Tyson Fury 'very badly injured,' only at 50% before Deontay Wilder fight, father says

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Tyson Fury was "very badly injured" going into his fight with Deontay Wilder last month and underwent a six-hour surgery following the victory, his father, John Fury, told BT Sport.

Fury received injections in both elbows ahead of the Oct. 9 fight, the third of their trilogy series, John Fury said in an extensive interview from his 1950s caravan home in the countryside. He added that his son went into the fight at "50%" after a positive COVID-19 test in July and his daughter's stay at the ICU in August. Athena Fury suffered complications shortly after she was born on Aug. 8 and was put on a ventilator. 

"He was handicapped from the beginning," John Fury said. "It wasn't a boxing match, was it? Because Tyson was very badly injured going into that fight." 

Fury (31-0-1, 22 KOs) kept his WBC heavyweight title with a knockout in the 11th round. The only mark on Fury's record is a draw with Wilder (42-2-1, 41 KOs) in the first of their three bouts in December 2018. 

There were five knockdowns in last month's fight — three by Fury and two by Wilder. Via ESPN:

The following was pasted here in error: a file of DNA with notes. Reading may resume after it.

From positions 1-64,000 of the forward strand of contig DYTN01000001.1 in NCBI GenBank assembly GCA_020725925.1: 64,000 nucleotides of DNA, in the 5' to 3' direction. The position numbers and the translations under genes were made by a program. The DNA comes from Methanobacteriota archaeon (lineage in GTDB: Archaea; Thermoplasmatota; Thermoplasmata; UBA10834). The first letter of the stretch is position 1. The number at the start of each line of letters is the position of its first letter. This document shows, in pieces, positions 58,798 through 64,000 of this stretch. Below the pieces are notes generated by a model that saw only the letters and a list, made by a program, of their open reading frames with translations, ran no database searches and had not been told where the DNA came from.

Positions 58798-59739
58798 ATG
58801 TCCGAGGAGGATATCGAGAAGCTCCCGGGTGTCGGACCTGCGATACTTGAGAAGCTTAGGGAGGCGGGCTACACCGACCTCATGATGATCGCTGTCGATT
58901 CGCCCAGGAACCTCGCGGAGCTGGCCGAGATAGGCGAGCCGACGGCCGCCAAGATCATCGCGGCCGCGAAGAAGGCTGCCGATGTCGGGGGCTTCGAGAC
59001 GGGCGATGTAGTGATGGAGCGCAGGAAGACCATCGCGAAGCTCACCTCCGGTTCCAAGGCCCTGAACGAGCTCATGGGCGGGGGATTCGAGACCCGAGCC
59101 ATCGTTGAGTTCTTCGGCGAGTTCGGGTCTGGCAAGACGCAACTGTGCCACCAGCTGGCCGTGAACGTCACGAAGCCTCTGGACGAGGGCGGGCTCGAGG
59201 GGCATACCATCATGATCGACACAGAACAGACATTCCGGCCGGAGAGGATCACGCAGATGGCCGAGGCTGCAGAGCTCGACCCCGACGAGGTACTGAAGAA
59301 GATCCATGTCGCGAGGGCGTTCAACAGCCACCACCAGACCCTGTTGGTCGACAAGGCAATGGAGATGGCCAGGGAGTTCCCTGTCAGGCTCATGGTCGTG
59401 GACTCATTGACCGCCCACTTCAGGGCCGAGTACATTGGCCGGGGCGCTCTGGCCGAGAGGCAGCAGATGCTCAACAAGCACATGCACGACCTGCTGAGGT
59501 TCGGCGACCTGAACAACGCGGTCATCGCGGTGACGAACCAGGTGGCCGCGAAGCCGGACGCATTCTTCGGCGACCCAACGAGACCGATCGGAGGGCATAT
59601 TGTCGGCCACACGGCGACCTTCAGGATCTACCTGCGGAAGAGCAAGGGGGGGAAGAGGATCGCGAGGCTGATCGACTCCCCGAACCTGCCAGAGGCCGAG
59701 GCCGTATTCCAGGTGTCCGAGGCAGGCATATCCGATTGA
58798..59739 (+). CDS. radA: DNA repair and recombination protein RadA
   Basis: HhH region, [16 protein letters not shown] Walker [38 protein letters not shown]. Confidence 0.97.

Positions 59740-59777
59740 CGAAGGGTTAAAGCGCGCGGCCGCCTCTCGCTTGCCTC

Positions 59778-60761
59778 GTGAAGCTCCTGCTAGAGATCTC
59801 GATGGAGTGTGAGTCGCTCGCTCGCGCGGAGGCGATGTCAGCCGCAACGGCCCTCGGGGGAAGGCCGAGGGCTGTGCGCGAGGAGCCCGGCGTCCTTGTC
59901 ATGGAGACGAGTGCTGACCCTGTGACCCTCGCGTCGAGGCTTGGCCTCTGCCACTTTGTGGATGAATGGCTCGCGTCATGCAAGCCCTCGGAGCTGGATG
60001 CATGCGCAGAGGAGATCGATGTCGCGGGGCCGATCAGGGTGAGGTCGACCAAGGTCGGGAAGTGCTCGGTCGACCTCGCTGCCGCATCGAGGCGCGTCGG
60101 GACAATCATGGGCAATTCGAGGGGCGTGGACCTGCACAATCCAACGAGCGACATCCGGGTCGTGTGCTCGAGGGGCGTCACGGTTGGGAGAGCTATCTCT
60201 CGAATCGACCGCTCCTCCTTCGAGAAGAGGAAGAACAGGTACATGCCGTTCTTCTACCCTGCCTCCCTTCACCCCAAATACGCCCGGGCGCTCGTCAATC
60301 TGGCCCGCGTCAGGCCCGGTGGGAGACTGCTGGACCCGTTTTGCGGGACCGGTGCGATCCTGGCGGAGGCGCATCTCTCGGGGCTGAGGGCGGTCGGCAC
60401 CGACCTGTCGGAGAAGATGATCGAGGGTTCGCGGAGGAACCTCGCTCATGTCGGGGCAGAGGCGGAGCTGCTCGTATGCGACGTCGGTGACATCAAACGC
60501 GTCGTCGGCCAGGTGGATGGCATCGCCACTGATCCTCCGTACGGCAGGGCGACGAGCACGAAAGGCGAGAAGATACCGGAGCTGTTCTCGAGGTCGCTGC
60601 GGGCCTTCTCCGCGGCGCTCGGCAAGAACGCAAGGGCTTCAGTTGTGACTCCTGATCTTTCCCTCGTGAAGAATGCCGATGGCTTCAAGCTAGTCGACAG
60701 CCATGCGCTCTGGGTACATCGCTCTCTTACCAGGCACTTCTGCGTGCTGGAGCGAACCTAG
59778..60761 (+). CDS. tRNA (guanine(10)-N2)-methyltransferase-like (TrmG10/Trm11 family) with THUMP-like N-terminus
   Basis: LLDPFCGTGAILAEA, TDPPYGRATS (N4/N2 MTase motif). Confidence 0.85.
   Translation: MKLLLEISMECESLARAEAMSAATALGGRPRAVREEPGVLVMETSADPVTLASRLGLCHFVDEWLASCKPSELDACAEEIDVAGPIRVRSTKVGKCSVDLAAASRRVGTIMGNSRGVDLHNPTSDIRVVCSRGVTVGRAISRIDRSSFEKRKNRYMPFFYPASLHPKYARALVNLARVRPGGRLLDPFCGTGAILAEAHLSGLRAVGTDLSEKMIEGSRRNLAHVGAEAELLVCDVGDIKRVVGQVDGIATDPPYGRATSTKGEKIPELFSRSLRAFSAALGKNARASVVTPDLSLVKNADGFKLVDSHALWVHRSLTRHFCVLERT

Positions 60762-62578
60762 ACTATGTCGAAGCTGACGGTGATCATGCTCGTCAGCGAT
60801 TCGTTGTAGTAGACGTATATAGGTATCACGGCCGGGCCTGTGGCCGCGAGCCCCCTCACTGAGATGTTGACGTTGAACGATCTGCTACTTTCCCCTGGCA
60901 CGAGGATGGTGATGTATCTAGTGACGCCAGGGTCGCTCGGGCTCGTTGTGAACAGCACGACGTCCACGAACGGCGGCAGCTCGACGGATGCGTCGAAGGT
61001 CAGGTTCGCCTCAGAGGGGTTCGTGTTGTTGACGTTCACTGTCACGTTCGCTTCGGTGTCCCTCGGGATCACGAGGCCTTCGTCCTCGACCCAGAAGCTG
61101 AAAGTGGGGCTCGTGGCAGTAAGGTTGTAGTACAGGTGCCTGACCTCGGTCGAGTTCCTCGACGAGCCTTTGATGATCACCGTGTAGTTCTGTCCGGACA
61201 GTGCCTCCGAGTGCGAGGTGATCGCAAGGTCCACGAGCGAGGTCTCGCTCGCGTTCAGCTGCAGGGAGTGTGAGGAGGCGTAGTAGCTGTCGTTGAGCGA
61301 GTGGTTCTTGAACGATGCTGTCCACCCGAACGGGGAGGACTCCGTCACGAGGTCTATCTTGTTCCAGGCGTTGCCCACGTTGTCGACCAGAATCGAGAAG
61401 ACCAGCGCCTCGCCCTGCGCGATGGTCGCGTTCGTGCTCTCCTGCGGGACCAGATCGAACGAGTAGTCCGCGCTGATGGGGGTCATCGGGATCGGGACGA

"My son's No. 1, a legend and will be spoken about for hundreds of years," John Fury told BT Sport. "He's that damn good and got that burning desire to never get beaten.

"He had to have [cortisone] injections into both elbows. He's since had an operation, six hours, all day in hospital having them sorted out. He had some bone spurs he had to get removed.

"He said to me afterwards, 'I couldn't box, I couldn't work the jab. If I'd missed the jab, it would've put me in limp mode and I wouldn't have been able to fight. The pain when throwing the jab was unbearable, so I was fighting two people — the pain in my own body and him. All we could do was make it a war, and I wanted to win more than he did.'"

John Fury said Tyson only had about three or four weeks to train for the fight and had to get his mind right in that short span. 

"In my mind, I knew the truth, because he was only at 50% of what he should be," John Fury told BT Sport. "He had too many problems. He had the COVID in July when it was first meant to take place, then he got the problems with his daughter. You can't get your head straight from that within weeks. And that's what he did. And to perform like he did. ... He thought, yup, OK, to hell with the boxing. It's not going to work. Let's have it. Let's have a war. And he stood toe-to-toe with him, and it was a thrilling affair, but it shortens careers, doesn't it?"

Tyson Fury and father John Fury
Tyson Fury with his father, John Fury, in February 2015 in London, England. (Julian Finney/Getty Images)
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